Outcomes of pulmonary physiology have a central place in asthma clinical research.Objective:
At the request of National Institutes of Health (NIH) institutes and other federal agencies, an expert group was convened to provide recommendations on the use of pulmonary function measures as asthma outcomes that should be assessed in a standardized fashion in future asthma clinical trials and studies to allow for cross-study comparisons.Methods:
Our subcommittee conducted a comprehensive search of PubMed to identify studies that focused on the validation of various airway response tests used in asthma clinical research. The subcommittee classified the instruments as core (to be required in future studies), supplemental (to be used according to study aims and in a standardized fashion), or emerging (requiring validation and standardization). This work was discussed at an NIH-organized workshop in March 2010 and finalized in September 2011.Results:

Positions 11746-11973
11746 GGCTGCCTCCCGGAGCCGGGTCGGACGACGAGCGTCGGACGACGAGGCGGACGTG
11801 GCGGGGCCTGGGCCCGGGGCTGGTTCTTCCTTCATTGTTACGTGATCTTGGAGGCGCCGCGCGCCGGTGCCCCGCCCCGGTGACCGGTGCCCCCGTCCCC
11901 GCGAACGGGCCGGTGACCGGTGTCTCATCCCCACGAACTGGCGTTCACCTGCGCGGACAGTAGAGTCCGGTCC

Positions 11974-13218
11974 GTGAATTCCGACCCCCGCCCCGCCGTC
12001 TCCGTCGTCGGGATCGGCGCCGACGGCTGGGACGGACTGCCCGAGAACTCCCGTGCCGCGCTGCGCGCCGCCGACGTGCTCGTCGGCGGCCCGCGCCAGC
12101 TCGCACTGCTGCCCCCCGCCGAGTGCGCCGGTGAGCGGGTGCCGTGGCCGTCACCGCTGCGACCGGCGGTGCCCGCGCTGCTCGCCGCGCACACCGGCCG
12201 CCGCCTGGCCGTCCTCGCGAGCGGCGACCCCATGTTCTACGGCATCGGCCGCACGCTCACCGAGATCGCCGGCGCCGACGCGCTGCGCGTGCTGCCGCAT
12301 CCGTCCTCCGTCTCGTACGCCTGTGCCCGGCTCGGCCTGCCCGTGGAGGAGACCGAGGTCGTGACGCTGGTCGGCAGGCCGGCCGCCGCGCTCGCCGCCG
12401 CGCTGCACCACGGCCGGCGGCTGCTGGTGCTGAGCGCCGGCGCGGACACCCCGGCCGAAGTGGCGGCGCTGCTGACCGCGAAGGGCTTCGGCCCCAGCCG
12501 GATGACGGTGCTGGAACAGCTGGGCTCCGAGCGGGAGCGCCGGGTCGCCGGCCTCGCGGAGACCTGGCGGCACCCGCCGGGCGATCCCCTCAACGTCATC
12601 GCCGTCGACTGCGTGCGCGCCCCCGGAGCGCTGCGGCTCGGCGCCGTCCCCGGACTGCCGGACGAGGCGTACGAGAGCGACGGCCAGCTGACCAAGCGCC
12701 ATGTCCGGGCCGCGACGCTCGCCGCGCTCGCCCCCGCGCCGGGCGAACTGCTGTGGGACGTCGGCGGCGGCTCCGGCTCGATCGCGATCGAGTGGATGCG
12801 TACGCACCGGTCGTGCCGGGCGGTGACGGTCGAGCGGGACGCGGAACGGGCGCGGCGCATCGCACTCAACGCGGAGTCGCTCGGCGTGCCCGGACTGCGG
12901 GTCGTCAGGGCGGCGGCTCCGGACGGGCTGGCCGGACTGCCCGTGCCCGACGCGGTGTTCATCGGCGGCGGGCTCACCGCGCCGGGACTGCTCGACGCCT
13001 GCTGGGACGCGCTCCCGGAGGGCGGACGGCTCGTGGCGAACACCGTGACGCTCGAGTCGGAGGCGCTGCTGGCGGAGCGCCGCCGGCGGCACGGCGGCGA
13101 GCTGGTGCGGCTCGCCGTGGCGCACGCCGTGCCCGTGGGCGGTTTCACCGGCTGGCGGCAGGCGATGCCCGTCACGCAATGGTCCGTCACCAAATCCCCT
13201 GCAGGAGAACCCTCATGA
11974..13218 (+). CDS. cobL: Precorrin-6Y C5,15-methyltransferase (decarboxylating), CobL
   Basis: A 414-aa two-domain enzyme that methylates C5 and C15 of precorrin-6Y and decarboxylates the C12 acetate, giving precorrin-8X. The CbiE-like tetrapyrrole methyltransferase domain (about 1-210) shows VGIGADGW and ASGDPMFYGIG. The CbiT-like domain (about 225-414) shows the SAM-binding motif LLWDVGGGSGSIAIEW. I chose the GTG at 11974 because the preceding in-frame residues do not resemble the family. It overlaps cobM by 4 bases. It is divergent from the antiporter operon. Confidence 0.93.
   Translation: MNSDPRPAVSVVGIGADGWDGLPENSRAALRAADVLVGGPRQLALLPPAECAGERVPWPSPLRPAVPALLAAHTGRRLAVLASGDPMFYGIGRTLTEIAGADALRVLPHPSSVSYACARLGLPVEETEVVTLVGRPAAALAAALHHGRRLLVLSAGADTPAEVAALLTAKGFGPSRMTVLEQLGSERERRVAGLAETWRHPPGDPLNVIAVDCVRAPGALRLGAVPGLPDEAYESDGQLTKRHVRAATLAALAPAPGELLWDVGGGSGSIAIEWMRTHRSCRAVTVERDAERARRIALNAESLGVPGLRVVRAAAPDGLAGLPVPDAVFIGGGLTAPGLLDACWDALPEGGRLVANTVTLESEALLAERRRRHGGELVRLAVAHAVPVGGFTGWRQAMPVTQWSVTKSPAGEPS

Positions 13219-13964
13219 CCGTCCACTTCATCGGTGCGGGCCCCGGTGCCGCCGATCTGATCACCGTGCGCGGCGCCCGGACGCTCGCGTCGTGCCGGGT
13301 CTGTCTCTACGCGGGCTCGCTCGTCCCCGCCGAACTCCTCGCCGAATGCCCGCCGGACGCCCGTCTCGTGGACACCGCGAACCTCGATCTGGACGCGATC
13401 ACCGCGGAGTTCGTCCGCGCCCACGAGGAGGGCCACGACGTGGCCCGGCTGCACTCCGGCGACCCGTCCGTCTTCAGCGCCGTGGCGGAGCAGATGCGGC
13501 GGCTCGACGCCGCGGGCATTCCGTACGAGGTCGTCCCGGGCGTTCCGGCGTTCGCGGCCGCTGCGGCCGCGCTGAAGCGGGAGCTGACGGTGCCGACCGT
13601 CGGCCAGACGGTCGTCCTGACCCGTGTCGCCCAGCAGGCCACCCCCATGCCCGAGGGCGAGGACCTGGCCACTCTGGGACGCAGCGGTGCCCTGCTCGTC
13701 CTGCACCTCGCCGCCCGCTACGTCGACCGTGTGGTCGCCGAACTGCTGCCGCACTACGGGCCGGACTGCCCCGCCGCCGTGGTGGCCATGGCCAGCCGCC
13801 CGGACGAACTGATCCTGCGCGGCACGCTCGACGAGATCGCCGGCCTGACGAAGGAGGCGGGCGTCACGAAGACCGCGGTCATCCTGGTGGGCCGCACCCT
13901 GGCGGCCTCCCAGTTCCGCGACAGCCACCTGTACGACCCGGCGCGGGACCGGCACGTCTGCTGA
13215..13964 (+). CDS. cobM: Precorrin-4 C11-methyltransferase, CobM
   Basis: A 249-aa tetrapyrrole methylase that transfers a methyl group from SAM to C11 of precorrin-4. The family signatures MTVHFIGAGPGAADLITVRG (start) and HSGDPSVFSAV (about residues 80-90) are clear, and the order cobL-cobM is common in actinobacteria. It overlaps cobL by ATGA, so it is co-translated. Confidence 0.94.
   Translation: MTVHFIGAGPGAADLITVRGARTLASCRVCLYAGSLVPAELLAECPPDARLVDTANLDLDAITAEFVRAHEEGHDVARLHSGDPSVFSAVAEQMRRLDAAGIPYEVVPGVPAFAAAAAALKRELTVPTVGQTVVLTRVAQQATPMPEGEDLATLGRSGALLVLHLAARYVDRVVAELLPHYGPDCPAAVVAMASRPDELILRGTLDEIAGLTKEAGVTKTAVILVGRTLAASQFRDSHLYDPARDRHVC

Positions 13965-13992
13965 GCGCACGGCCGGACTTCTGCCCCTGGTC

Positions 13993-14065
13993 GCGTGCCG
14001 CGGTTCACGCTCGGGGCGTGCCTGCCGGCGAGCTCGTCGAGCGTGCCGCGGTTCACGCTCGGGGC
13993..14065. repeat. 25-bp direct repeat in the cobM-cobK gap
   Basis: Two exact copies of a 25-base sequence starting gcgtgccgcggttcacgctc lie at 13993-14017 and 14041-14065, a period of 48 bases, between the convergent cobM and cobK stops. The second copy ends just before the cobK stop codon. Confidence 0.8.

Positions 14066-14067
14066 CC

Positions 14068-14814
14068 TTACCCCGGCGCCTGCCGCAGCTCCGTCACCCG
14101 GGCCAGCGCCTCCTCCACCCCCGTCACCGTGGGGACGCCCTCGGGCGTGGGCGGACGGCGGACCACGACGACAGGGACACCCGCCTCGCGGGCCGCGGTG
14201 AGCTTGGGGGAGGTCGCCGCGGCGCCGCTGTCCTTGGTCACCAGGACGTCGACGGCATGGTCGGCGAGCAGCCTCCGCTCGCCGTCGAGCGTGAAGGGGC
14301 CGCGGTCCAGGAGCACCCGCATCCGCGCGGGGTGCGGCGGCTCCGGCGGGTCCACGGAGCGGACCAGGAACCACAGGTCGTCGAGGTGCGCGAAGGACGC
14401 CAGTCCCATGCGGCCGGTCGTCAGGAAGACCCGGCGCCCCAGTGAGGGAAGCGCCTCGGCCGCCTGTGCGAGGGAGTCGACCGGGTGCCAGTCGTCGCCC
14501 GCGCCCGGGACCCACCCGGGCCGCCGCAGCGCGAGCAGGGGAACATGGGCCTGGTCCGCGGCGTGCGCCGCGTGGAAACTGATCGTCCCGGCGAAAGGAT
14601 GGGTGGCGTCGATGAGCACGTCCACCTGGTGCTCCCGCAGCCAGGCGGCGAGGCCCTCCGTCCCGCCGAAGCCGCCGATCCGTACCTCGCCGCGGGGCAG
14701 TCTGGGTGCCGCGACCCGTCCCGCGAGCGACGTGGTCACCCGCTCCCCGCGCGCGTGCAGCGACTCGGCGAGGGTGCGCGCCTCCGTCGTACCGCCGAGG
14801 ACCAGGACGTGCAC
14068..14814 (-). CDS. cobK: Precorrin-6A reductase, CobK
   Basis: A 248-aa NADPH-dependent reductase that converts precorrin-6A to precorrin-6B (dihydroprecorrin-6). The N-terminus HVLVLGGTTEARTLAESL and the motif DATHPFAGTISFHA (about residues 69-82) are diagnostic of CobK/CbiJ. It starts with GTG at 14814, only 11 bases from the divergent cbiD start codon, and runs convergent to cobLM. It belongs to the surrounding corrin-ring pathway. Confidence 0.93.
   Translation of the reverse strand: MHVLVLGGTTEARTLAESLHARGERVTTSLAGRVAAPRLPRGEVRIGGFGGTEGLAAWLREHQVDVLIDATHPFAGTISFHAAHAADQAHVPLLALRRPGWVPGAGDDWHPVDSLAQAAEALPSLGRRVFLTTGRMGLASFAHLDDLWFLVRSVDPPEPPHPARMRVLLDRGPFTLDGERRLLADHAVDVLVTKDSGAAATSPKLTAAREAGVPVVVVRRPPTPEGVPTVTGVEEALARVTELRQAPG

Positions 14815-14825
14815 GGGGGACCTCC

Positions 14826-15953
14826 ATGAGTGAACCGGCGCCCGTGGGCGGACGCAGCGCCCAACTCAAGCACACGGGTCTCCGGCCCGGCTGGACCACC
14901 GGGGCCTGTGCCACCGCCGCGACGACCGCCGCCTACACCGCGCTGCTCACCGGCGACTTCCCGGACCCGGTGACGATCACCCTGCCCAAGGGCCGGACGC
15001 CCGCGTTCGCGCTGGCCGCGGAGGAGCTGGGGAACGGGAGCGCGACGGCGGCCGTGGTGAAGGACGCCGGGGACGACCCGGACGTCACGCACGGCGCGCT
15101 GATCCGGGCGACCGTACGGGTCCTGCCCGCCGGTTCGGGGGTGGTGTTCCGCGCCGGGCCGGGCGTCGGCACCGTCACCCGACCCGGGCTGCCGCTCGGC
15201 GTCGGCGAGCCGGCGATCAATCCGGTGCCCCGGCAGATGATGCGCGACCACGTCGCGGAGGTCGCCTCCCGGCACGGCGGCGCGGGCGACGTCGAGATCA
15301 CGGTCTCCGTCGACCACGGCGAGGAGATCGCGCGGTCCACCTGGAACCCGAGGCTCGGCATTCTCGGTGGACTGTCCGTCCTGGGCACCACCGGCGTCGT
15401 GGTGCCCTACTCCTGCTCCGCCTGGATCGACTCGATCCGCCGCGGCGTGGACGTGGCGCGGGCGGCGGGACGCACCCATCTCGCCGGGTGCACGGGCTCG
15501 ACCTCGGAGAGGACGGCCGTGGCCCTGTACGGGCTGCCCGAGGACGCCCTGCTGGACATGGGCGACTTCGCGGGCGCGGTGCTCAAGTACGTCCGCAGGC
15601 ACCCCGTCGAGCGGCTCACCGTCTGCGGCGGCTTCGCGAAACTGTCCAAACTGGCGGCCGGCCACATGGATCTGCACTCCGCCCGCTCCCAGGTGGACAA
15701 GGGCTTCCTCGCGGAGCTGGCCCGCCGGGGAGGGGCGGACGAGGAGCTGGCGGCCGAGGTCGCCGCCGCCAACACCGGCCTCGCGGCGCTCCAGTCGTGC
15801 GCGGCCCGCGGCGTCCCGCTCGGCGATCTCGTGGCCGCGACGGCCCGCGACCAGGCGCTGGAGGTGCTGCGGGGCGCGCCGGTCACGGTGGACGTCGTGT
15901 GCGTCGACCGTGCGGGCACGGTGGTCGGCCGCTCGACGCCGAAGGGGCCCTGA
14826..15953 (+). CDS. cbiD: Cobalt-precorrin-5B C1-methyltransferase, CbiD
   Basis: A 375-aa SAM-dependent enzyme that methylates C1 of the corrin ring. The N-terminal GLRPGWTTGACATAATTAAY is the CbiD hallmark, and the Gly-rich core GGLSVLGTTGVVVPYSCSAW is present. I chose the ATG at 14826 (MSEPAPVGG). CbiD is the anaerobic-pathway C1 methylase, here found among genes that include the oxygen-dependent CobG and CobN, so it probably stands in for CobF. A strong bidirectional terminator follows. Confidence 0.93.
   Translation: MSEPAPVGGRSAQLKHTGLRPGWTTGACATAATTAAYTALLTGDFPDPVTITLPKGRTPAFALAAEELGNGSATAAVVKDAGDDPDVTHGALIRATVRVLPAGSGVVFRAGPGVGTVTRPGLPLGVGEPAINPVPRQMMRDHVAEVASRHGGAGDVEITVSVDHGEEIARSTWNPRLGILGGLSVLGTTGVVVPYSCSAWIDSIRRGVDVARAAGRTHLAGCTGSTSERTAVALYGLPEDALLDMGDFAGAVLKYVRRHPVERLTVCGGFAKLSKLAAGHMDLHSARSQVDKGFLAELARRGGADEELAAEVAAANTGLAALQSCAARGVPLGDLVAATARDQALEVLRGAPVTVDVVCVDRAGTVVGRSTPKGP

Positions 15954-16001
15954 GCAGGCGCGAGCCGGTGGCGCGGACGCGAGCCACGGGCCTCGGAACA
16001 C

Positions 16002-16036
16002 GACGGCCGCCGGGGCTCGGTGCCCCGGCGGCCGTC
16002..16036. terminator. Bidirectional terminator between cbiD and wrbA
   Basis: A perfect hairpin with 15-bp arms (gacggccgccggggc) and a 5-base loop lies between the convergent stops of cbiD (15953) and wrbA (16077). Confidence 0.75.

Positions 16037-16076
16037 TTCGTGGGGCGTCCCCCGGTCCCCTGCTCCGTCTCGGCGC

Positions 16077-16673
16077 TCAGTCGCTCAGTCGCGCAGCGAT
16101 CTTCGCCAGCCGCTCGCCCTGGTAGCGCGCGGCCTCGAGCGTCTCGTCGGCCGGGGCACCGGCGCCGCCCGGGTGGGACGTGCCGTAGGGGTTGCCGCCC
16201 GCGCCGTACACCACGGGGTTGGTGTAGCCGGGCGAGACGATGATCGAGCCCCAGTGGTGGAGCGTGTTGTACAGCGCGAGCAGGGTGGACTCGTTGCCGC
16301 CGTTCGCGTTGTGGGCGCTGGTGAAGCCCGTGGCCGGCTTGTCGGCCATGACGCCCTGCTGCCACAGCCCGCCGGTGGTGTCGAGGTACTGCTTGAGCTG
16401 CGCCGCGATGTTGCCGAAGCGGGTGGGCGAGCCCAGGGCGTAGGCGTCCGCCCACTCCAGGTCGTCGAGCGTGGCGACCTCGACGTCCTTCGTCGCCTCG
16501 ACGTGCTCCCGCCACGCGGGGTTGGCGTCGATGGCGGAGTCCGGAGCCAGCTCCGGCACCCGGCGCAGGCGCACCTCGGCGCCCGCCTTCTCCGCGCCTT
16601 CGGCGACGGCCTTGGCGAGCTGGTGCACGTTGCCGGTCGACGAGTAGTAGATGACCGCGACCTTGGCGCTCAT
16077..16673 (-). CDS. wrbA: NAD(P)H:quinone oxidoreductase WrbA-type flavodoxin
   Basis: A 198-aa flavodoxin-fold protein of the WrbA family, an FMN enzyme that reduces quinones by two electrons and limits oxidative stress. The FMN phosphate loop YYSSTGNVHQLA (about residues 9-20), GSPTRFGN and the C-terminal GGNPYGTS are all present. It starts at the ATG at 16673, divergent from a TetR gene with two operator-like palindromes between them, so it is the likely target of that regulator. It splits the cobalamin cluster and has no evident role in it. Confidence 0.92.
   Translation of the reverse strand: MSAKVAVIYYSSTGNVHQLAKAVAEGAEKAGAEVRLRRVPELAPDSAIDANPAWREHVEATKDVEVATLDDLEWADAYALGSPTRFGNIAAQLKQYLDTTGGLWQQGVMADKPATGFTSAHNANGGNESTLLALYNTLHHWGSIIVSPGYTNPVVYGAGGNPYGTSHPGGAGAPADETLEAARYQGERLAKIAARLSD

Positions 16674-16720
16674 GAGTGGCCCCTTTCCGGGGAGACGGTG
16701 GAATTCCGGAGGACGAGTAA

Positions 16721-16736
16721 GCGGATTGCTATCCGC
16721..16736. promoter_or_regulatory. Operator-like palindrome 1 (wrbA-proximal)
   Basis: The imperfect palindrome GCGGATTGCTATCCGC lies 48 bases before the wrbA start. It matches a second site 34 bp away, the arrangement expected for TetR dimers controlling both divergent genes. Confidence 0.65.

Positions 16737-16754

A list of pulmonary physiology outcomes that applies to both adults and children older than 6 years was created. These outcomes were then categorized into core, supplemental, and emerging. Spirometric outcomes (FEV1, forced vital capacity, and FEV1/forced vital capacity ratio) are proposed as core outcomes for study population characterization, for observational studies, and for prospective clinical trials. Bronchodilator reversibility and prebronchodilator and postbronchodilator FEV1 also are core outcomes for study population characterization and observational studies.Conclusions:
The subcommittee considers pulmonary physiology outcomes of central importance in asthma and proposes spirometric outcomes as core outcomes for all future NIH-initiated asthma clinical research.